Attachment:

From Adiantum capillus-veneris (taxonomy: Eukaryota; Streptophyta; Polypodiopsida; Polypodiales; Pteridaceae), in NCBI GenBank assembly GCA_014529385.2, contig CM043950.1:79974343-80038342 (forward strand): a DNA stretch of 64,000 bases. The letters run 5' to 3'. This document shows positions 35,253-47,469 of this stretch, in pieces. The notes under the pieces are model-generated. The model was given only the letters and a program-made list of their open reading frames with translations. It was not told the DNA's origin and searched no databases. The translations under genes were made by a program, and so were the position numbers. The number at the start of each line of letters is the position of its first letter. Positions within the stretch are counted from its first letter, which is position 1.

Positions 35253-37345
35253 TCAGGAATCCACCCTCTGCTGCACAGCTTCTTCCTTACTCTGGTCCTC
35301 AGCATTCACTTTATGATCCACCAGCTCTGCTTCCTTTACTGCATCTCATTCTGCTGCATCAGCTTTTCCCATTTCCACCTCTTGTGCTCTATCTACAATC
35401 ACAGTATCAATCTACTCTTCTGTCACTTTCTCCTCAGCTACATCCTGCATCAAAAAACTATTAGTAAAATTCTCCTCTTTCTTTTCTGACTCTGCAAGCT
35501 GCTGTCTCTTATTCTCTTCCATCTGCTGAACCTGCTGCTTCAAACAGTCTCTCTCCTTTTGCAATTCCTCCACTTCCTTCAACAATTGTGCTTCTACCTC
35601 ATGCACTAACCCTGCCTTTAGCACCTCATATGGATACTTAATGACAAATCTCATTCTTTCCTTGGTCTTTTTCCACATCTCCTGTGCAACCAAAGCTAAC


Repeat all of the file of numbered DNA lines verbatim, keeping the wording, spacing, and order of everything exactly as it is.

From Adiantum capillus-veneris (taxonomy: Eukaryota; Streptophyta; Polypodiopsida; Polypodiales; Pteridaceae), in NCBI GenBank assembly GCA_014529385.2, contig CM043950.1:79974343-80038342 (forward strand): a DNA stretch of 64,000 bases. The letters run 5' to 3'. This document shows positions 35,253-47,469 of this stretch, in pieces. The notes under the pieces are model-generated. The model was given only the letters and a program-made list of their open reading frames with translations. It was not told the DNA's origin and searched no databases. The translations under genes were made by a program, and so were the position numbers. The number at the start of each line of letters is the position of its first letter. Positions within the stretch are counted from its first letter, which is position 1.

Positions 35253-37345
35253 TCAGGAATCCACCCTCTGCTGCACAGCTTCTTCCTTACTCTGGTCCTC
35301 AGCATTCACTTTATGATCCACCAGCTCTGCTTCCTTTACTGCATCTCATTCTGCTGCATCAGCTTTTCCCATTTCCACCTCTTGTGCTCTATCTACAATC
35401 ACAGTATCAATCTACTCTTCTGTCACTTTCTCCTCAGCTACATCCTGCATCAAAAAACTATTAGTAAAATTCTCCTCTTTCTTTTCTGACTCTGCAAGCT
35501 GCTGTCTCTTATTCTCTTCCATCTGCTGAACCTGCTGCTTCAAACAGTCTCTCTCCTTTTGCAATTCCTCCACTTCCTTCAACAATTGTGCTTCTACCTC
35601 ATGCACTAACCCTGCCTTTAGCACCTCATATGGATACTTAATGACAAATCTCATTCTTTCCTTGGTCTTTTTCCACATCTCCTGTGCAACCAAAGCTAAC